In the first of a two-part article entitled, “How Do They Grow?,” Paul Williams noted that Christian churches are increasingly identifying with the evangelical community at large. Then, commenting on this, he added, “Some large churches and several new churches are jettisoning the Lord’s Supper from the main worship gathering of their weekend services. (The first large church of influence to do so was Central Christian Church in Las Vegas, Nevada.)
Frankly, I found this disturbing.
Watch what is said above, though. Paul said these churches are jettisoning the Lord’s Supper from the main worship gathering….” I can picture the thought process leading to that decision:
- The Lord’s Supper is designed for Christians to remember the Lord’s sacrifice for us.
- The weekend services, especially Sunday morning, are the prime time for guests to attend.
- Many of those visiting the services will not be Christian; others will come from fellowships unfamiliar with a weekly communion service.
- Since 1) and 2) are true, the weekend services are primarily designed for “seekers.”
- Services designed for “seekers” should not involve elements that unbelievers and the unchurched will find confusing.
- Therefore, the Lord’s Supper should be jettisoned.
- The communion should be offered outside the main service or at another time. Perhaps it would be offered in another part of the building or at a service specifically designed for believers.
It might be argued there is precedent for this in the early church. In the second and third centuries, the church dismissed the catechumens (those preparing to become Christians) prior to observing the Eucharist (Lord’s Supper). In those days, church leaders probably applied similar reasoning. Furthermore, as testified by Justin Martyr, portions of the Lord’s Supper were taken to those believers absent from the assembly.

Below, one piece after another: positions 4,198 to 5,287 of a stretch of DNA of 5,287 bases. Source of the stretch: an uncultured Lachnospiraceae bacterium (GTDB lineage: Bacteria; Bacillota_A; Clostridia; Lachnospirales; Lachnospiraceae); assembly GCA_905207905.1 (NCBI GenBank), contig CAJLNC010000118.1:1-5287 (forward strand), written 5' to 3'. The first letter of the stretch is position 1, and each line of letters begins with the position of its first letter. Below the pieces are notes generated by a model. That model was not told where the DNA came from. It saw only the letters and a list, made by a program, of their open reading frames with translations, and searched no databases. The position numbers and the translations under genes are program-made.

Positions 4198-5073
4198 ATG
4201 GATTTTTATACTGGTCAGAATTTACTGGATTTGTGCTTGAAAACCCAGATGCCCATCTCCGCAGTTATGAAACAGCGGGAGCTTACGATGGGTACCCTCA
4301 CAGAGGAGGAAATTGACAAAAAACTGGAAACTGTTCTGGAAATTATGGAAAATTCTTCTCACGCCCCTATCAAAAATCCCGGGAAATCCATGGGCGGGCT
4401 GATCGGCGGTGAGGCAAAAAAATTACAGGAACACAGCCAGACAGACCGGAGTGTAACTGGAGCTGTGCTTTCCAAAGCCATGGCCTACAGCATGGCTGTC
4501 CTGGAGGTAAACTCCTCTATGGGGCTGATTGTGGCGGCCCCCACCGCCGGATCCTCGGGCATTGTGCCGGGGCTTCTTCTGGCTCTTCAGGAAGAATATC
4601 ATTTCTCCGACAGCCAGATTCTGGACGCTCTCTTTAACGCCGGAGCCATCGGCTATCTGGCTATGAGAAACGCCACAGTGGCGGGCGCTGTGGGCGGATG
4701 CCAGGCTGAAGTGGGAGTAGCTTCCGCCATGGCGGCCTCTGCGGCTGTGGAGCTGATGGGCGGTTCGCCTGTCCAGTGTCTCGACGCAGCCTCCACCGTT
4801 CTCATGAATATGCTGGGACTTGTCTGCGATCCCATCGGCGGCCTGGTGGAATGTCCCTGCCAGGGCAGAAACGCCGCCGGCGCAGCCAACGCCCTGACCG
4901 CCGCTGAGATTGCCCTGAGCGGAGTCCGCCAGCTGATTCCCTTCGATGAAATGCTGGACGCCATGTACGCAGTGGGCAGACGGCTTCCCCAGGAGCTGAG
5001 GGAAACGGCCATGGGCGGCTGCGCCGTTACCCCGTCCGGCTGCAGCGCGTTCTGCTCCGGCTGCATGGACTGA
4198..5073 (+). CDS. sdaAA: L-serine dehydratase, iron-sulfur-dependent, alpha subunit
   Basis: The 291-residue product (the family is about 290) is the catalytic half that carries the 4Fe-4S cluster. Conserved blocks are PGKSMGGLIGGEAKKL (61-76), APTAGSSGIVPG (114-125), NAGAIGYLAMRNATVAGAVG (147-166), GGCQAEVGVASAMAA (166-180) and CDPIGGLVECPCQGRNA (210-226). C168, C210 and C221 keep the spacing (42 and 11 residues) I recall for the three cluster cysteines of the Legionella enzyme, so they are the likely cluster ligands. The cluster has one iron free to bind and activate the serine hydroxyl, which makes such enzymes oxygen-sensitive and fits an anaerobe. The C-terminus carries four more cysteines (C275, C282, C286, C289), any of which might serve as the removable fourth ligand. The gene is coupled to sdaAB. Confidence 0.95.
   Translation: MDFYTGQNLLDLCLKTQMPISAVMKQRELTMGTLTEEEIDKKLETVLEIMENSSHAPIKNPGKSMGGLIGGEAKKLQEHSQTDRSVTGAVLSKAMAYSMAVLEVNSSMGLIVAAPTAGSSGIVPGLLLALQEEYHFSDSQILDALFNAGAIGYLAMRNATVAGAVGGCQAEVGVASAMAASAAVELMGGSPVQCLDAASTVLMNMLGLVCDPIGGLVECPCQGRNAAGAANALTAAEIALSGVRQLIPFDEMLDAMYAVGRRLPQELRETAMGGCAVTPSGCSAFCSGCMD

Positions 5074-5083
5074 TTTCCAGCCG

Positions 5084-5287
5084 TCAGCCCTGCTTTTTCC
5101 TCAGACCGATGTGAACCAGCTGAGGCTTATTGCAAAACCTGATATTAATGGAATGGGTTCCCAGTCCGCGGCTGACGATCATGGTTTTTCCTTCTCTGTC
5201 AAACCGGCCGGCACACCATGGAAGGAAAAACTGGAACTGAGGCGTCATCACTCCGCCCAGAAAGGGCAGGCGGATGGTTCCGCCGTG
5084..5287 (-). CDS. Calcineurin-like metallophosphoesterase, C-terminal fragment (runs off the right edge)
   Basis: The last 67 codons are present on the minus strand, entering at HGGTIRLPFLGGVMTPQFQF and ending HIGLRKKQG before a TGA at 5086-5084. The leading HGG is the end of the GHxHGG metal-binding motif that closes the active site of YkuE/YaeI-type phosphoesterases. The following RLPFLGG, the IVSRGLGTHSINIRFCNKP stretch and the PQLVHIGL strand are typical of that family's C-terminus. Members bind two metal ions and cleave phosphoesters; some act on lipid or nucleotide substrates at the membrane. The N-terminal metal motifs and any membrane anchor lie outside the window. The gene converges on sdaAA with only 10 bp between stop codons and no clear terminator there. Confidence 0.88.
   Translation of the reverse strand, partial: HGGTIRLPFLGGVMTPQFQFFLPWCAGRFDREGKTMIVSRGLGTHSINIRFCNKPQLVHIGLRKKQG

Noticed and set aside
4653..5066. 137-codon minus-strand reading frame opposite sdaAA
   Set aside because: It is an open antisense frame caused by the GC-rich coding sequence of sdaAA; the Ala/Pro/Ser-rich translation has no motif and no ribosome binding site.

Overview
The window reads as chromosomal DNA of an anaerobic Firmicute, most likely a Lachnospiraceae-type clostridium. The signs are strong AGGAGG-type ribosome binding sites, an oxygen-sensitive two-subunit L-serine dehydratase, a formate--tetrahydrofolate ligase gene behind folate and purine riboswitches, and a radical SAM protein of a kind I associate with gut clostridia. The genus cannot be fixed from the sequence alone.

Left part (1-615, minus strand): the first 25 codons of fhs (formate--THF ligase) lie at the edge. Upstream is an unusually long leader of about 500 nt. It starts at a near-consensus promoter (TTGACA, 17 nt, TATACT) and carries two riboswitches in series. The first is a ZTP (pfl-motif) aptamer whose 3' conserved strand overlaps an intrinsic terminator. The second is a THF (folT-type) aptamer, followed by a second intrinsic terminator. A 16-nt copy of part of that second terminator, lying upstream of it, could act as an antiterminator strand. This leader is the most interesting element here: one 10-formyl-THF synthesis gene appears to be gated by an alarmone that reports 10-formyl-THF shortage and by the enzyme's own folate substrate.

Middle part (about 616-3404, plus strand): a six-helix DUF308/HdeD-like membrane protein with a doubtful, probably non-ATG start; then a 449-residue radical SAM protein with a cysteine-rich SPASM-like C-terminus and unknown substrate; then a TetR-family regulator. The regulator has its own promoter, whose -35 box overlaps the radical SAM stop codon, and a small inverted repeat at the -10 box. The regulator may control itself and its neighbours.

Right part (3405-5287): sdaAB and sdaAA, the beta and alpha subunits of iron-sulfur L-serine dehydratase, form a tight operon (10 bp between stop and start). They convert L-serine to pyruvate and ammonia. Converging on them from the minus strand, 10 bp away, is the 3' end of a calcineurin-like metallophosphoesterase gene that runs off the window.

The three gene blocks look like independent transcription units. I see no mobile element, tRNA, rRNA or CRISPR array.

For all of that “high minded” reasoning, there is still a hollow ring to it. Here’s why. If weekend services are the prime time for guests, they are also the prime time for Christians. Many, perhaps most, Christians will attend a gathering on the weekend and not return during the week for a second or third assembly time. Will the churches observing the Lord’s Supper at another time make sure those unable to attend will have the opportunity to receive the elements of the Lord’s Supper? I doubt it.
I recognize the Bible gives no express command for frequency or time of observance. Nonetheless, the Christian Churches and Churches of Christ have long observed a weekly communion for a good reason: it was apparently the precedent of the early church. Acts 2:42-44 and Acts 20:7 express ample precedent for a regular, even weekly, observance of the Lord’s Supper. Testimonies from sources outside Scripture, as noted above, help us understand the early church’s practice. Whatever happened to the principle that “apostolic precedence equals divine command?”
A few years ago, the church I was serving in Ohio withdrew their support – substantial support I might add – from a missionary. They did so for two reasons. First, the elders called upon him to implement a weekly observance of the Lord’s Supper as done in Christian Churches. They saw this as an activity that identified the mission with the Restoration Movement and the Christian Churches. Second, when the missionary refused, they judged him guilty of insubordination and withdrew support. On the same basis, I wonder if they would withdraw recognition from Central Christian Church as a “real” Christian Church because of their decision to jettison the communion. I also wonder if it would make a difference if Central continued to offer communion to believers in the communion preparation room after each service.
The Catholic and Orthodox Churches continue to observe the Eucharist daily. Those groups continue to grow. It is required that a church hide what it holds to be the central truth of its confession in order to win the lost and unchurched? I don’t think so!